How do archaeological objects constitute a listening post to the hopes and constraints of those who made them, used them, lost them, plundered them, those who found cultural value in them, and those who link them to their own personal priorities and agendas? How do their stories implicate us? How do we find ourselves in them?
At the Kelsey we encounter many objects in a state of fragmentation, wounded by the violence of history, defaced by natural disaster, reshaped through the normal course of physical decay. Their presence in the museum itself is an act of fragmentation, a separation from the original contexts that gave them meaning. Augmenting my story of objects from the Kelsey using fragments from objects at UMMA allows me to pay homage to their unrecorded makers while opening them up to new interpretations. It also turns the tables on time and power relations, ancient cultures looting modern splendor.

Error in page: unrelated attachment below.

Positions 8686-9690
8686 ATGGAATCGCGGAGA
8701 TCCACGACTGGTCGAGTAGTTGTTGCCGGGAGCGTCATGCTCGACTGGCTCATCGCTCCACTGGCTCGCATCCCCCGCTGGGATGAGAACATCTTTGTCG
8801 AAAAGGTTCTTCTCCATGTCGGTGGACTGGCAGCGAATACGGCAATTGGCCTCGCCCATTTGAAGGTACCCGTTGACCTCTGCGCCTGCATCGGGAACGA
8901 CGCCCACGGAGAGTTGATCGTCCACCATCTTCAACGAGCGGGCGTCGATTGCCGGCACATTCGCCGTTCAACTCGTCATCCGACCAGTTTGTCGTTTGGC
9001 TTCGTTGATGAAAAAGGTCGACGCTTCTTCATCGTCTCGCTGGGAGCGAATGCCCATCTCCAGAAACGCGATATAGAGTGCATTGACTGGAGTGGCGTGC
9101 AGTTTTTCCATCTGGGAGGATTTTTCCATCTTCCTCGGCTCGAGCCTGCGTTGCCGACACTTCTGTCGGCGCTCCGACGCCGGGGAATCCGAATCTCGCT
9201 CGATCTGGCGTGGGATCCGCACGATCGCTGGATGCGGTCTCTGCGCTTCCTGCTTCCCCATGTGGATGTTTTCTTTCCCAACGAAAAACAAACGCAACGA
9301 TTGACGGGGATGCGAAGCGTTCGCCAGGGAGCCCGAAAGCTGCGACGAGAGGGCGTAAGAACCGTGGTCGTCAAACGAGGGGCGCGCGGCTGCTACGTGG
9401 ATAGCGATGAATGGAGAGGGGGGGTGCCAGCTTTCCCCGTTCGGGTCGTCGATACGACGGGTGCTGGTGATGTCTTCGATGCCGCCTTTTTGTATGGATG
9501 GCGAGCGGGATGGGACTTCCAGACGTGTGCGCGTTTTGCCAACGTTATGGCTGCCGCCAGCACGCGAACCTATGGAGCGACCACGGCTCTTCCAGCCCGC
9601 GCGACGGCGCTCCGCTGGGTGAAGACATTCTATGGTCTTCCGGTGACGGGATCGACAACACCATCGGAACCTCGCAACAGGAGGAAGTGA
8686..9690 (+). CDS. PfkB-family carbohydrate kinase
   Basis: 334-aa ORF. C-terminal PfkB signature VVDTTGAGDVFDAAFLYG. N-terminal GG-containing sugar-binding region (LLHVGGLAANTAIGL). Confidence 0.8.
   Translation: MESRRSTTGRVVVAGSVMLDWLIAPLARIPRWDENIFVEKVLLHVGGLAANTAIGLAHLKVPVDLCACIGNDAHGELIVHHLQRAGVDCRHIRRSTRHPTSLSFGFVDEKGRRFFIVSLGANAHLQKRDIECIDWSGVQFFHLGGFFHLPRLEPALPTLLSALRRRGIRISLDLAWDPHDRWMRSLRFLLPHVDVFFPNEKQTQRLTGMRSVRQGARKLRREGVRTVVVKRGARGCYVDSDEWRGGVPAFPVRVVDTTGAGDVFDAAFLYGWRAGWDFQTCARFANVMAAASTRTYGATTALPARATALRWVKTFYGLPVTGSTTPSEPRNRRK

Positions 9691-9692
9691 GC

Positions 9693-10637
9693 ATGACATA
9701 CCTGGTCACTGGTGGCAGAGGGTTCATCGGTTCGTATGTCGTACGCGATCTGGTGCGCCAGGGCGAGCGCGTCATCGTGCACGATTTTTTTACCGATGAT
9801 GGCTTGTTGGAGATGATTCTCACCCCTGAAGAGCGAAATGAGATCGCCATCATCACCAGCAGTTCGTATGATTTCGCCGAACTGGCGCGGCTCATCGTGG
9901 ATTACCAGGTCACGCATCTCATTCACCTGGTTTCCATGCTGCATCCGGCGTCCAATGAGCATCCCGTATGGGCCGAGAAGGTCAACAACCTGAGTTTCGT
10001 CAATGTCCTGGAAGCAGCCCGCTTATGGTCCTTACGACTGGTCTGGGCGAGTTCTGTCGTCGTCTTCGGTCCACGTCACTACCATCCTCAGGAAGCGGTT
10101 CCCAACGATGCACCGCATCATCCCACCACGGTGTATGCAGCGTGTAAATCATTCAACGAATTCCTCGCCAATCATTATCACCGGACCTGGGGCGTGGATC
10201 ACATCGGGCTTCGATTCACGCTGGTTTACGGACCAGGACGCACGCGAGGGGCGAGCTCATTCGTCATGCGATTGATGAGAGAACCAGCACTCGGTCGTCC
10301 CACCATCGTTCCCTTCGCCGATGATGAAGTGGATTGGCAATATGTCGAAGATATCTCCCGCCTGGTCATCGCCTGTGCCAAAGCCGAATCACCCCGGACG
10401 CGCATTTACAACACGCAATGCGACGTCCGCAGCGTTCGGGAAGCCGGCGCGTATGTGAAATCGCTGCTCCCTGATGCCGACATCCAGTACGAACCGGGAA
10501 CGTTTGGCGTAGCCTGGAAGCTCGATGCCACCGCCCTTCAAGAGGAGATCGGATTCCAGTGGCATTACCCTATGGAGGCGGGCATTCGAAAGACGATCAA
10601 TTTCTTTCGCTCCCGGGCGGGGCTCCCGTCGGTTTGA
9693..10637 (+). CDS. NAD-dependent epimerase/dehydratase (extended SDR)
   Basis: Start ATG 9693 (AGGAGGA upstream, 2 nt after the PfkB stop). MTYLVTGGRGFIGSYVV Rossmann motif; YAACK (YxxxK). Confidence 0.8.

Exit through the gift shop, please.